Friday, 13 December 2013
As we enter the deep midwinter, with our longest night but a mere week away I am reminded of the story of a couple of elderly Yorkshire parishioners and the fate that so often awaits the old and frail as the cold penetrates their bones and lifts them gently, compassionately, from this veil of tears we call life.
John and Mary were a gentle old pair, raised in the Methodist traditions of thrift and charity and lead a simple, wholesome life together until, sadly, Mary was taken from John’s side one recent winter. Married less than a decade after the Second World War and mindful of the sacrifices others had made that they should be free to do so, they had placed themselves at the service of the parish they had been too young to fight for.
Christmas, Easter, the Harvest Festival; for these celebrations a small army of church-goers helped out with the decorations and swelled the congregation, but week-in, week-out for the rest of many years the simple flower arrangements, bringing god’s bounty into the Wesleyan hall were all the work of Mary, with many of the floral tributes grown in John’s little, lovingly tended back garden.
When Mary passed away a collection was held to help out with the funeral expenses and thus it was that John was visiting the local memorial stonemason. He wanted a simple marble headstone but, what with the casket and the undertaker’s fees, his remaining funds were meagre. Fortunately the stone mason made him an offer that was just within his means; he could have her name and four words of dedication for the money he had available.
John thought for a moment of her devotion to the parish and to the church and to the Lord God himself and decided. “I would like it to read” he paused a moment and gathered himself as his voice caught in his throat… “Lord, she was Thine”. The mason scribbled down the valediction and taking a deposit from John, promised to have the stone ready by Monday. John shook his hand, put on his cap and trudged back home, alone through the snow. The weekend was hard.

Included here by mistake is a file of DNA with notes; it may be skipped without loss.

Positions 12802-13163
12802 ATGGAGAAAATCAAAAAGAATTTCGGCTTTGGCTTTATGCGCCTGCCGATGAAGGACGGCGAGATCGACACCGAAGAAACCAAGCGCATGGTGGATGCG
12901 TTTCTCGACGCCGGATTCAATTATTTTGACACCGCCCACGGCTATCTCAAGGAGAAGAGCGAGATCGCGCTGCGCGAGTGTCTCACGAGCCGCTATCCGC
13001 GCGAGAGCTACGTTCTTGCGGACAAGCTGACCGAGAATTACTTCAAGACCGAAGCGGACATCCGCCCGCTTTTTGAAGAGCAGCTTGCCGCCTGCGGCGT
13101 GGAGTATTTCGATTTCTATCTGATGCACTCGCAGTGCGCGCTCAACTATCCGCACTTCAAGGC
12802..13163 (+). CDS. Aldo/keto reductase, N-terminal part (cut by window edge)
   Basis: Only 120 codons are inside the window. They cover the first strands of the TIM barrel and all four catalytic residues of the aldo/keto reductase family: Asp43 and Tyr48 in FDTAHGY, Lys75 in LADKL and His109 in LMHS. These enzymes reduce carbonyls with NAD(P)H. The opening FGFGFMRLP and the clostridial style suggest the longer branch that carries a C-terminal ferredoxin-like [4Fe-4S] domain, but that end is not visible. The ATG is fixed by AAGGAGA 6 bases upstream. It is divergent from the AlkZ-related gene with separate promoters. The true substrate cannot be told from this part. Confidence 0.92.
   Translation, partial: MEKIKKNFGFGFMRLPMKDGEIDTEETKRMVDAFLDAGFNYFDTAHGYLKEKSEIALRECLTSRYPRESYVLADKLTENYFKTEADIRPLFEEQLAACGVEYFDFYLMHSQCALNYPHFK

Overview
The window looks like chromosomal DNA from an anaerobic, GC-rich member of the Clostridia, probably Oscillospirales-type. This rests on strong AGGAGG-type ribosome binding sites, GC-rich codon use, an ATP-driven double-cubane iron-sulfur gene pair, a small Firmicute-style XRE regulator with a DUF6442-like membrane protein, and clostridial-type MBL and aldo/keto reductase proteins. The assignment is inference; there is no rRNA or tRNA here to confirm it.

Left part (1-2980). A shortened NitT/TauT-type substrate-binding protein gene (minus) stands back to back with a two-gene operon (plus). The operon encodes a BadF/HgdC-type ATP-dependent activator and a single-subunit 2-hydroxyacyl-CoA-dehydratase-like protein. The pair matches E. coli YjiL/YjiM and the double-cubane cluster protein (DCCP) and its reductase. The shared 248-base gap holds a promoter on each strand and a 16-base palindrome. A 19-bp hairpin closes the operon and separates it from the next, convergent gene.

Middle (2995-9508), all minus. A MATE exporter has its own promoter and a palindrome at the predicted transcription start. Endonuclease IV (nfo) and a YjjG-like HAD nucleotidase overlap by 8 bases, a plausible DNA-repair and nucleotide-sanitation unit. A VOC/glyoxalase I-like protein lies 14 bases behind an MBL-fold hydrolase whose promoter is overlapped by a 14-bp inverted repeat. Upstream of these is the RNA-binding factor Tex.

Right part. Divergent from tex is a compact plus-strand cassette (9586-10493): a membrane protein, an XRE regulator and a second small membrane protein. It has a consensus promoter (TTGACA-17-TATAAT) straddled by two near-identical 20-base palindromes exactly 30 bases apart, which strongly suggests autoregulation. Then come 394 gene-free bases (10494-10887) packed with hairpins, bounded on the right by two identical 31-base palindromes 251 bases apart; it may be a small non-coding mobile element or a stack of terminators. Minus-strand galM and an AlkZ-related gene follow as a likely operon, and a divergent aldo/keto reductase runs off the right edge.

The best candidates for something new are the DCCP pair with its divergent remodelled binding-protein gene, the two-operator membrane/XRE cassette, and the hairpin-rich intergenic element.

Eventually Monday came around and John wrapped himself as warm as he could to make his way back down the lane, past the chapel and onto the little High Street. His old bones felt the cold wind as it tore through him, but he was warmed by knowing that it would not be long before he joined Mary at the Lord’s table. Entering the mason’s showroom he brushed off the few flakes of snow that had clung to his coat sleeves and got out his wallet to pay the balance. The mason removed a cloth cover from the headstone with what John felt was an unnecessarily showy flourish. He gazed at the work.
For a few seconds his silence dominated the room. Then John felt himself tremble, at first with disbelief and then with a rising anger. “Nay lad!” he cried “Ist tha mocking me in my grief? You’ve missed off the ‘e’ you fool” The stonemason blanched as he looked at the polished face of the stone. Sure enough, it read ‘Lord she was thin”. John turned away and fought back tears as the mason, embarrassed, took out his chisel and mallet and set to work. After a few minutes, he tapped John’s shoulder.
RIP, 'H', from Steps
John turned around to inspect the altered engraving. There before him, scored indelibly into the hard granite face of the headstone was the inscription “eeh, she was thin”